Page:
How do you define ‘thriving’ for yourself and for humanity? First picture in your mind what is thriving for yourself. That picture probably includes different levels of desired money, health, as well as shelter, food, education for your children, relationships that support you. Maybe it includes service to others, maybe not. Take a moment now. Write it out. I am serious. Take a moment and write it down. Now put it to the side.
Now ask yourself what, in your mind, would thriving be like for humanity? All of humanity, not just the western world. Maybe that picture includes the same elements or does it? Put aside thoughts about whether you think it’s possible that ‘all’ of humanity could ‘thrive’ by your definition. Take a moment down to write it down. Again, I am serious. Take a moment and write down what you think/feel a thriving humanity would be like. It’s important to visualize this, to put it down on paper. Now put that list aside.
Last week I watched the videos created by the Human Longevity Project (humanlongetivityproject.com) and all my ideas about thriving shifted quite a bit. Let’s look at health. Health is eating, moving, breathing and drinking in alignment with the originally designed complexities of our physical bodies. All the shifts in our western food supply towards genetically modified food, contaminated water and air have abrogated most of our individual capability to create, sustain and maintain good physical health. In the west, we are growing a generation of children who will not live as long as my generation (I am a Baby Boomer). I even see that my parents fed my siblings and I on the what they were told were the improvements in the food and water. Yet the children living in indigenous areas lived healthier lives in their rural homes than our 1950s white bread, canned food diets, and fluoridated water supplies. What is the chance for our grandchildren who live in air more contaminated and drink water more laced with chemicals? How can they thrive?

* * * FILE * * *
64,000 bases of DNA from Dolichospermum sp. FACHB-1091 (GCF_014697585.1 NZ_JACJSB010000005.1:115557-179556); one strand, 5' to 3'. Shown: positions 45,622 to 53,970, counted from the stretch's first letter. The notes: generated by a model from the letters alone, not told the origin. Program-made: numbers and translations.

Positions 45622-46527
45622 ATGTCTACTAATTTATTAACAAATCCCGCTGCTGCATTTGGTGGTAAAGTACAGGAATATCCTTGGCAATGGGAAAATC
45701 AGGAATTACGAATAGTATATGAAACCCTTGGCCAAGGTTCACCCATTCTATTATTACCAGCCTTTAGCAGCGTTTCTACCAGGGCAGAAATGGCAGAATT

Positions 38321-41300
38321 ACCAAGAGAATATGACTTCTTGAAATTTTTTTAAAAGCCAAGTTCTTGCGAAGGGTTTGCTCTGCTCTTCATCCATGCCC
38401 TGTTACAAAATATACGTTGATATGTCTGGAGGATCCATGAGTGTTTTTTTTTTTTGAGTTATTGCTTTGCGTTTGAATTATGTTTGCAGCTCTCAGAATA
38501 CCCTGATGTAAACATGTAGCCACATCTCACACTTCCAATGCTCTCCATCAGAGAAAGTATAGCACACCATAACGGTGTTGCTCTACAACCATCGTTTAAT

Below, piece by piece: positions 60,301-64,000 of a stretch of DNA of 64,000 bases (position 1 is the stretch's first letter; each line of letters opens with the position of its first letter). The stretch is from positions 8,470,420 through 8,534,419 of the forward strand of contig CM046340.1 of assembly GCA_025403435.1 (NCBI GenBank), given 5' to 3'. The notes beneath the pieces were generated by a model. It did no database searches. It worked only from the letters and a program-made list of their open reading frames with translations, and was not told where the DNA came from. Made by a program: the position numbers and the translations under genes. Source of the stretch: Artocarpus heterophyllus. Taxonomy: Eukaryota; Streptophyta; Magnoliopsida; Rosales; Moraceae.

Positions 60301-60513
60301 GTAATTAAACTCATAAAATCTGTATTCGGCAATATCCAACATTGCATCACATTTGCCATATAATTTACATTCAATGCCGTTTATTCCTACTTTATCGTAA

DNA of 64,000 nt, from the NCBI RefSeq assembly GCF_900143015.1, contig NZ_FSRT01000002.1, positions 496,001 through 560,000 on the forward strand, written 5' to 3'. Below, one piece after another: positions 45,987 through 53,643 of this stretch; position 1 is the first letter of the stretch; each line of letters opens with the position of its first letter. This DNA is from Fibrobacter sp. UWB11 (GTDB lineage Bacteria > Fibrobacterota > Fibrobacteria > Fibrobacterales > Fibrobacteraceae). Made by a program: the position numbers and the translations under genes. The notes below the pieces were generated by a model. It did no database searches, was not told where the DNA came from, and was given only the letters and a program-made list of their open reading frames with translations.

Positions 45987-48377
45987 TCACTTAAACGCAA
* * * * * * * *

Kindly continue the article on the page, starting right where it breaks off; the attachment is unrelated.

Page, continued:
We can change our diets and advocate for clean air and water for everyone! Will we? If we don’t, the children of the future won’t have the chance to breathe clean air or drink sweet clean water. Look at your list, were those elements on your ‘thriving’ list for yourself or humanity? Bet not! We are like the frog in a pot of water slowly being boiled to death.
What about your relationships with family, with friends, within a community? What did you write down for your own ‘thriving’? What did you think humanity needs in those categories? Seriously, look at your lists and see what you wrote down. Humans thrive when they have relationships with the people who live near them. Humans need relationships to thrive. Face to face is best. Next best is virtual. Despite the western world’s sometimes fierce desire to survive on one’s own, it’s not the best way to stay healthy either physically or mentally. How do we build those relationships? I spent most of my adult life in Northern Virginia where it was common for large groups of people to move in and out of the area every year. I sometimes never saw my neighbors unless it was winter, and we all were digging ourselves out of snow. I learned to join a church community to create community for myself and my children. I also joined professional groups where I was active. These memberships gave me friendships, a sense of connection as well as an opportunity to be of service. All of these activities feed us. What do you do to create, sustain and maintain relationships with others either in your neighborhood or larger communities? How would you change your lists for yourself or humanity now that you reflect on these elements?